Just then, Irene, Salsa’s little sister barged in. “Ooooooh! What’s my big sister up to? How’s the project going? Can I break it yet?” She rubbed her hands in glee, and her eyes twinkled with mischief.

“Irene! Go away!” yelled Salsa. She had built the stomach of the sphinx and was beating it down, so the clay would stay firm. Sam was shaping the head.

“Can I help at least?” Irene asked, as Sam attached the head.

“Why don’t you read for a while?” Salsa suggested, as she concentrated on making the tail.

“Fine, I’ll go, but I’ll be back.” Irene skipped out of the room.

Once Sam and Salsa finished molding the sphinx, they used toothpicks to sculpt lines of erosion and finally covered it in glitter. “Looks awesome,” said Sam.

Salsa said, “Wait till you see it when it’s baked. It’ll be all crusty and look really real.”

“Really?” Sam raised both his eyebrows, and they laughed.

They covered the sphinx in aluminum foil, and Mom put it to bake. That way it would be hard and hold it’s shape over time.

Ten minutes later, after Mom and Dad, left for a meeting with their accountant, Irene waltzed in. “Hiya people, what are you up to? Where’s the Sphinx? Did it get cooked in the hot Egyptian sun, A.K.A, the oven?” She waggled her eyebrows and then giggled uncontrollably at her own joke.

Exasperated as Salsa was with her little sister, a half-smile escaped her lips. Irene could be quite funny, she thought grudgingly.

Sam ignored Irene and went about his business, hoping that she would get bored and leave. “So, now we need to map out the surface area for the project,” Sam said, as if there had been no interruptions.

Salsa stifled her giggles and began making notes in her rough-book. “I’m guessing we need about one square meter, but that’s very big, so we need to think about how we’re going to carry it.”

Sam pointed out, “School’s a two-minute walking distance, the gate is about three meters wide and the door to auditorium is about a meter and a half wide, so we’ll be fine.”

“But we need to carry the guitar, too! I guess you can strap the case on.”

“Do you ever say anything fun?” Irene demanded.

“Okay, so we’ll make the base tomorrow, because it’ll require extensive planning. But I’ll stick around for a while, until your mom comes back,” said Sam, looking at Irene from the corner of his eyes.

Just then, the oven pinged. Salsa gently set the hot tray on the dining table. She took off the oven mitts and peeled the aluminum foil off the sphinx. Then she scanned the room searching for a safe place to leave the sphinx to cool. “Ah, right here!” Salsa exclaimed, knowing Irene wouldn’t dare venture near the glass vase on the dining table, thus ensuring the safety of the sphinx.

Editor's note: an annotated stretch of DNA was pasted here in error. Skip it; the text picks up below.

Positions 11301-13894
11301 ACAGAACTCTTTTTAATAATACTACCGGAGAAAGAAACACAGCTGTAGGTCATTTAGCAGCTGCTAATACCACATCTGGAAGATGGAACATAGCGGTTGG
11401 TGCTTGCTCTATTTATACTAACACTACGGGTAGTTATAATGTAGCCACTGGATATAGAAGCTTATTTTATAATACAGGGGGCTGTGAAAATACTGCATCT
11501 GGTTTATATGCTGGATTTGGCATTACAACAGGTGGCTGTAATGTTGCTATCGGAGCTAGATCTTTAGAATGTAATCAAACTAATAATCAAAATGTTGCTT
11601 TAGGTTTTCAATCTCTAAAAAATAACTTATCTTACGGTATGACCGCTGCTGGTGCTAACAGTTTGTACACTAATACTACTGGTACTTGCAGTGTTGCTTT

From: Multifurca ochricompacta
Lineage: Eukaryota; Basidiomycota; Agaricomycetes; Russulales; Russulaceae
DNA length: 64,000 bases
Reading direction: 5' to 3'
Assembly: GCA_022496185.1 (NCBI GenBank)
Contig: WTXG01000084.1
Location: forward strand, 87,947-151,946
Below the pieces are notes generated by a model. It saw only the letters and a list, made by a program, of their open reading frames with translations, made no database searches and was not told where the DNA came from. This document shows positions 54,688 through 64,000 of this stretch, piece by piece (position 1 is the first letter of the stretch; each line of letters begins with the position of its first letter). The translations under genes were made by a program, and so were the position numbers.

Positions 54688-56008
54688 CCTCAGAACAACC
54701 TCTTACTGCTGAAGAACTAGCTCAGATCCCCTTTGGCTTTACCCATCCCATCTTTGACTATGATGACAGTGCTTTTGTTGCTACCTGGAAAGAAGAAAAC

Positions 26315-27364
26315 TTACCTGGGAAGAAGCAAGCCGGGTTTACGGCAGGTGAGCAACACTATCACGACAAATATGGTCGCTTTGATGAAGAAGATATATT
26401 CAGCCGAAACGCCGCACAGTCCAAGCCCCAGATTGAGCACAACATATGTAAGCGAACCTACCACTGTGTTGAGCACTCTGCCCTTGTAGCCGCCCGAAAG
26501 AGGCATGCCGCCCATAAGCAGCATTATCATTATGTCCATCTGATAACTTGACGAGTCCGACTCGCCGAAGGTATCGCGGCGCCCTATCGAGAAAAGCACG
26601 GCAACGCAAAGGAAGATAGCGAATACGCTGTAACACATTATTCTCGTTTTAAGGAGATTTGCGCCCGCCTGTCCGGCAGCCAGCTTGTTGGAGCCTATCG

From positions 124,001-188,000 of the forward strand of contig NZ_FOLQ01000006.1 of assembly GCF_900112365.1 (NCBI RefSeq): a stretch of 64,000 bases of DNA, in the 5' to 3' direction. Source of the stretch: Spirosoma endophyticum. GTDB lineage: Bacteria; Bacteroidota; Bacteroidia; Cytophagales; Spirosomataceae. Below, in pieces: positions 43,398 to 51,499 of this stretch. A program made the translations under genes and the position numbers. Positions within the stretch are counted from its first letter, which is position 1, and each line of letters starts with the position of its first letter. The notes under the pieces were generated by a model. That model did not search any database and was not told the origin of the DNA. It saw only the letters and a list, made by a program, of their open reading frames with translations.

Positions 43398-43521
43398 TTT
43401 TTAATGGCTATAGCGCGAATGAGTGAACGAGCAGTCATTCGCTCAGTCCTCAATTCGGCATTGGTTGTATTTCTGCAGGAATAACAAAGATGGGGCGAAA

Pleased with her brilliant idea, she joined Sam in her room and they began a game of guess who, to pass the time while the sphinx cooled.

Bored, Irene watched them. She did not take kindly to being repeatedly ignored and threw a pillow at Sam. Sam threw it back.

Soon the two of them were pillow-fighting. Sam rushed at Irene, and she got knocked off her feet. Salsa desperately waved her arms about and tried to stop them without success. She tried to wrench a pillow out of Irene’s hands, and it ripped sending feathers everywhere. Coughing and sputtering, Irene rushed back at Sam, who caught by surprise, toppled off the bed and got bruised. Triumphant, Irene hurled her biggest teddy bear at Sam. He ducked just in time, and the teddy shot through the door and slammed into the glass vase on the dining table.

Salsa gasped, her hands cupped over her mouth, and her eyes wide. Sam stared in horror. Irene trembled with fear.

The glass vase had toppled, and hit the sphinx next to it. The sphinx cracked and the glass vase broke into two.

Salsa was almost reduced to tears. Sam let out a long mourn. Irene’s eyes widened in disbelief, and she started crying.

“Irene, calm down,” Salsa said, bitting back the angry I told you so that was forming on her lips.

Irene scrambled off the bed and started picking up the pieces. As she did so, she apologized, “I’m really, really, really sorry. But I must make it clear, that in my opinion, this was all, Sam’s fault! He’s older. I’m just a little kid.”

“My fault!” Sam began, furiously. But then he stopped abruptly, and his eyes focused on Irene. “Do you know what you have done?”

“Of course, I do, dummy.” Irene rolled her eyes. “Can’t you see? I broke the vase.”